S.P.A, 150 F.Supp.3d 946, 971 (N.D. Ill. 2015).
jurisdiction can be either general or specific, depending on
the extent of the defendant's contacts with the forum
state.” uBID, Inc. v. GoDaddy Grp., Inc., 623
F.3d 421, 425 (7th Cir. 2010). The Court previously concluded
that it did not have specific personal jurisdiction over
Defendant because Plaintiffs failed to establish that the
effects of Defendant's allegedly tortious conduct would
be felt in Illinois. In this order, the Court focuses on
whether Plaintiffs have made a prima facie showing
of general personal jurisdiction, such that they should be
permitted to take limited discovery to establish
jurisdiction. Reimer, 230 F.3d at 946.
defendant is subject to general jurisdiction when it has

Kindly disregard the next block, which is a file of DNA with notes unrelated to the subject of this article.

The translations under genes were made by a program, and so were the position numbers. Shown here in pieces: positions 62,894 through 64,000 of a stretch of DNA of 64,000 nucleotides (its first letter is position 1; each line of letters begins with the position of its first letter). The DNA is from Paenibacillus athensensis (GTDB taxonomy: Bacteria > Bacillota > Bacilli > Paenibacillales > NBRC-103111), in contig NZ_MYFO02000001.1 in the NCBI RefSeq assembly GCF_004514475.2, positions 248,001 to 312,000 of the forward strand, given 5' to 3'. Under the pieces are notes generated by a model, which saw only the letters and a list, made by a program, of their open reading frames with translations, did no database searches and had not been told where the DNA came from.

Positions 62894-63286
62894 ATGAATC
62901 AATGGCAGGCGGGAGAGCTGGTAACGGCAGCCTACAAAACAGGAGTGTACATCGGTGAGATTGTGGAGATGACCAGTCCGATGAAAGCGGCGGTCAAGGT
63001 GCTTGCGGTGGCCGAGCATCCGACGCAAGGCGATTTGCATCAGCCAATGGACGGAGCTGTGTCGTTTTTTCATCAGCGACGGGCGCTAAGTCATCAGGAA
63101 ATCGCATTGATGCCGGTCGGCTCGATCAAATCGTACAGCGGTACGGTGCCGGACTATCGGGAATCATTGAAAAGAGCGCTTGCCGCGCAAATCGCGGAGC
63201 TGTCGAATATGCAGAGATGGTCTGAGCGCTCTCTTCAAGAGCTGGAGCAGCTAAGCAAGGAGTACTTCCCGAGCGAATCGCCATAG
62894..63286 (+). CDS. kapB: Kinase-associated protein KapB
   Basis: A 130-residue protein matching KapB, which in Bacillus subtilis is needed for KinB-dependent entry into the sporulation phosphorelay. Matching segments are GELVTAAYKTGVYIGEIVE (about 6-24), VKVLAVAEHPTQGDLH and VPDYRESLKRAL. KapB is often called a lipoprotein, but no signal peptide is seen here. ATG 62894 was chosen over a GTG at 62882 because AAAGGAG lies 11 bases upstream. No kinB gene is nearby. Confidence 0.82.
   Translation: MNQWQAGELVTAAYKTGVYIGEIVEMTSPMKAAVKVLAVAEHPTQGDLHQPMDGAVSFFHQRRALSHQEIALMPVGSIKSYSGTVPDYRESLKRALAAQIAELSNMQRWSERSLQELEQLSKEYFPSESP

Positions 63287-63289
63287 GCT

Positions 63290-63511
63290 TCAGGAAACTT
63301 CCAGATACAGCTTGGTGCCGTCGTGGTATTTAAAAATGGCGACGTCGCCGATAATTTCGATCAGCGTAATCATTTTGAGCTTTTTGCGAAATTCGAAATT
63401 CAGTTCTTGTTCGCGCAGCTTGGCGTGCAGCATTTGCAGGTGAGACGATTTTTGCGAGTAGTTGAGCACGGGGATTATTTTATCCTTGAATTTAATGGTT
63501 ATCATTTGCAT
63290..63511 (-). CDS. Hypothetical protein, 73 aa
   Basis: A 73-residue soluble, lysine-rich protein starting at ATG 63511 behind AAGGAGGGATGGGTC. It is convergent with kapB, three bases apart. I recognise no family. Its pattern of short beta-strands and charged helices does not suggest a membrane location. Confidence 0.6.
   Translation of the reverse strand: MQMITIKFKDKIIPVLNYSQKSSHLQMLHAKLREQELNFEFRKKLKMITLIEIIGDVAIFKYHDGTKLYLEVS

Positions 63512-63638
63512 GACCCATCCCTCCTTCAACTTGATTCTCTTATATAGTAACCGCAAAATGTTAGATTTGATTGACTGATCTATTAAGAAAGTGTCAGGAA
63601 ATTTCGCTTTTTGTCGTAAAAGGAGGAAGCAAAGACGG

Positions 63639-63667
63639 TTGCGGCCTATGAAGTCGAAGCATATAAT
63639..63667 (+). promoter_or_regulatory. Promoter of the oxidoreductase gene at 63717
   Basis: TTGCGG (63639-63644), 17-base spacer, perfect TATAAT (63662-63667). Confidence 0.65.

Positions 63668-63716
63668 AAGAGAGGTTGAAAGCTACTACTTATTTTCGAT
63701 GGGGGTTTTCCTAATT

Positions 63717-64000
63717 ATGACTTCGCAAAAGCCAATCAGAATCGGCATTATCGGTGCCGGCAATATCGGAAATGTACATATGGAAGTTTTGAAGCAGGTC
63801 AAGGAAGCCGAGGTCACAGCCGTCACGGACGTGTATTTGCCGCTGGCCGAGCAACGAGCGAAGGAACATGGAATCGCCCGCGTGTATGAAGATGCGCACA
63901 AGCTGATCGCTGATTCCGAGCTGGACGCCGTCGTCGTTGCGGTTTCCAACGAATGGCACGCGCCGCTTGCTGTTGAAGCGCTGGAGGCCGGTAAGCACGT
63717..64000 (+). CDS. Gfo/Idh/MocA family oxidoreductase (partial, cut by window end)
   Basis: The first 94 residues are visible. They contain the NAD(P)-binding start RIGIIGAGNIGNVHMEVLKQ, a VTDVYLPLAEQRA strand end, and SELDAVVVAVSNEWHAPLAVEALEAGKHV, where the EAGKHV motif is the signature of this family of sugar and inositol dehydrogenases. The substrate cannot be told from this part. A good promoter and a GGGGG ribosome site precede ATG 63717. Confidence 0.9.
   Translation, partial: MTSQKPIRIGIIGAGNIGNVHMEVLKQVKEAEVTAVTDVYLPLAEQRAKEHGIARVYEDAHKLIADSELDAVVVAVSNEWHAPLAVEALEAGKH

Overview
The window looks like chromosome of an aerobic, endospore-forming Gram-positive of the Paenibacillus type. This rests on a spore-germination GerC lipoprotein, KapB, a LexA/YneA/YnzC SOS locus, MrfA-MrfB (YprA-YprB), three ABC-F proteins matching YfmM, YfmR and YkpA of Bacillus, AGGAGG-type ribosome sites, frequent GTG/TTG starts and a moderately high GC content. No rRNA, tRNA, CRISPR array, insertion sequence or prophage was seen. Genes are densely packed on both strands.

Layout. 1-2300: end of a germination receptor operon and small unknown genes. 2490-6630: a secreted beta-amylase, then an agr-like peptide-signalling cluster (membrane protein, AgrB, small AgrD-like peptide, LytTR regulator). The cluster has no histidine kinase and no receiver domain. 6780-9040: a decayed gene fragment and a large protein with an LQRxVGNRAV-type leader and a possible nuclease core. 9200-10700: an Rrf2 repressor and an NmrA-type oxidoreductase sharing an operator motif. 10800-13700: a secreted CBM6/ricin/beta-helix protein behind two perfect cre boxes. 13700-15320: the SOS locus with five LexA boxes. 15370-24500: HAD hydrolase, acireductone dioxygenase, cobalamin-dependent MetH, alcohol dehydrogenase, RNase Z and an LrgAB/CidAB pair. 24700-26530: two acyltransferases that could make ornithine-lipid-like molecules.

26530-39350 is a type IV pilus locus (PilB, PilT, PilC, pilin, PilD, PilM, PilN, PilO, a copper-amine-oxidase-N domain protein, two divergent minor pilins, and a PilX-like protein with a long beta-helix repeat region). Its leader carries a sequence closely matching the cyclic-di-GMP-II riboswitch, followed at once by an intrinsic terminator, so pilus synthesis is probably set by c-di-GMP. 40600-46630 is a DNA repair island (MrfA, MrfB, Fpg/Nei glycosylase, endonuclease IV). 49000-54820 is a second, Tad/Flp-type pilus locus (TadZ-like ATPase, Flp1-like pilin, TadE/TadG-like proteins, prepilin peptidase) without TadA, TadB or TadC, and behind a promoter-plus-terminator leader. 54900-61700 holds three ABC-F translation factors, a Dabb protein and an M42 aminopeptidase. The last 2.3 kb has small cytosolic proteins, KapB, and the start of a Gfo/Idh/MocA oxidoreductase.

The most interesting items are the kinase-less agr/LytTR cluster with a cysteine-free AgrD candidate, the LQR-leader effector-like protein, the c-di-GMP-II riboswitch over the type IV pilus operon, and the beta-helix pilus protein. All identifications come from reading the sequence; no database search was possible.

‘continuous and systematic general business
contacts' with the forum state.” uBID, 623
F.3d at 425 (citing Helicopteros Nacionales de Colombia,
S.A. v. Hall, 466 U.S. 408, 415-16, (1984)). “This
is a demanding standard that requires the defendant to have
such extensive contacts with the state that it can be treated
as present in the state for essentially all purposes.”
Id. at 426. “The standard for general
jurisdiction is demanding because the consequences can be
severe: if a defendant is subject to general jurisdiction in
a state, then it may be called into court there to answer for
any alleged wrong, committed in any place, no matter how
unrelated to the defendant's contacts with the
Supreme Court has recently emphasized that the relevant
inquiry “is not whether a foreign corporation's
in-forum contacts can be said to be in some sense
‘continuous and systematic, ' it is whether that
corporation's ‘affiliations with the State are so
continuous and systematic as to render [it] essentially at
home in the forum State.'” Daimler AG v.
Bauman, 134 S.Ct. 746, 761 (2014) (quoting Goodyear
Dunlop Tires Operations, S.A. v. Brown, 546 U.S. 915,
919 (2011)). The Court recognized that “[a] corporation
that operates in many places can scarcely be deemed at home